3. Lack of Standing

Defendant also claims it is entitled to summary judgment on the grounds that Plaintiff lacked standing to bring this action as a result of her assignment of her claim to Baker. Upon signing the claim form that Plaintiff filed with Baker, she specifically agreed to "assign and transfer to Baker International Insurance any and all claims and recoveries arising out of the shipment of my household goods." The record demonstrates that Baker thereafter subrogated against Defendant, and that Defendant negotiated a reduced payment with Baker as a full and final settlement of Plaintiffs claim. By assigning all such rights, Plaintiff has no standing to pursue the instant action. Once the assignor assigns its rights to pursue a claim against a third party to another, the assignor retains no right to sue the third party. An assignment transfers all rights in the thing assigned. See Lawyers Title Insurance Co., Inc. v. Novastar Mortgage, Inc., 862 So.2d 793, 798 (Fla. 4th DCA 2004); Rose v. Teitler, 736 So.2d 122, 122 (Fla. 4th DCA 1999). An individual's failure to read or investigate the terms of the contract she signed is not a defense to enforcement of the contract. See Manning v. Interfuture Trading, Inc., 578 So.2d 842, 845 (Fla. 4th DCA 1991) (" The rule is well established that a party's mere failure to read a contract and thus to know and understand its terms and implications is not grounds for rescission or revocation."); Allied Van Lines, Inc. v. Bratton, 351 So.2d 344, 347 (Fla.1977) (contract is binding on a party who signs a contract whether or not he or she has read it).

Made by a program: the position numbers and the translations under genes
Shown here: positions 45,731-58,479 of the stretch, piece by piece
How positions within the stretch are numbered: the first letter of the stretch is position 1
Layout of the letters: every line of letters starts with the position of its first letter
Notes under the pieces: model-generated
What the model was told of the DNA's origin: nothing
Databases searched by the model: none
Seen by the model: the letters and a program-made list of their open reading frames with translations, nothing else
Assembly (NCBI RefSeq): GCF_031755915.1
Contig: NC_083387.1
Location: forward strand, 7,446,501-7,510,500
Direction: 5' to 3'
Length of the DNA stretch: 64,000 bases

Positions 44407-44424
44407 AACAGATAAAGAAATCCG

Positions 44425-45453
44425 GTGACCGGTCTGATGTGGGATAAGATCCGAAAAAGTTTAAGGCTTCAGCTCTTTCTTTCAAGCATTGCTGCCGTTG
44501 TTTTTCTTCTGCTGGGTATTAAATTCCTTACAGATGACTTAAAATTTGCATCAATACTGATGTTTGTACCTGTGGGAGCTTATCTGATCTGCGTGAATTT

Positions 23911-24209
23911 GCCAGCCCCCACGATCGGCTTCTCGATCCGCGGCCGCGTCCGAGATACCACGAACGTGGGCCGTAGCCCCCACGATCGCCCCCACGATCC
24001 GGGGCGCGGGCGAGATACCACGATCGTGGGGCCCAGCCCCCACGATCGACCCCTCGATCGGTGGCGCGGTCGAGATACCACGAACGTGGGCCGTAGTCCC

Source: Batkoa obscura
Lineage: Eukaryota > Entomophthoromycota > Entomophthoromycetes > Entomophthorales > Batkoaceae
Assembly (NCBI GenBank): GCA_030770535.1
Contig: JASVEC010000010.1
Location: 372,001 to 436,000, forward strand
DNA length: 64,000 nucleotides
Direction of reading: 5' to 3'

4. No Retention of Interstate Character

Plaintiff maintains that this action arises out of one continuous shipment from Washington, DC to Palm Beach Gardens, Florida, spanning the course of 13 months, from July 2003 August 2004. This theory must fail as it is inconsistent with the record evidence, including Plaintiffs understanding of the moves at issue, as well as the shipping documents.

Plaintiffs' goods remained in storage in Memphis from July 2003 up to and including her move to Florida in August 2004. At her deposition, Plaintiff acknowledged receiving the letter from Defendant dated December 29, 2003, which noted that the interstate nature of her shipment as "storage-in-transit" would terminate at the end of January 2004, at which time the shipment would be converted to permanent local storage. Item 17 of the governing tariffs explains that, upon the conversion of the shipment for storage-in-transit to permanent local storage, Defendants liability terminated and rested with U.S. Storage & Transfer. The missing chandeliers were not among the items listed on the inventory prepared by Defendant's driver when he picked up the shipment from Memphis in August of 2004.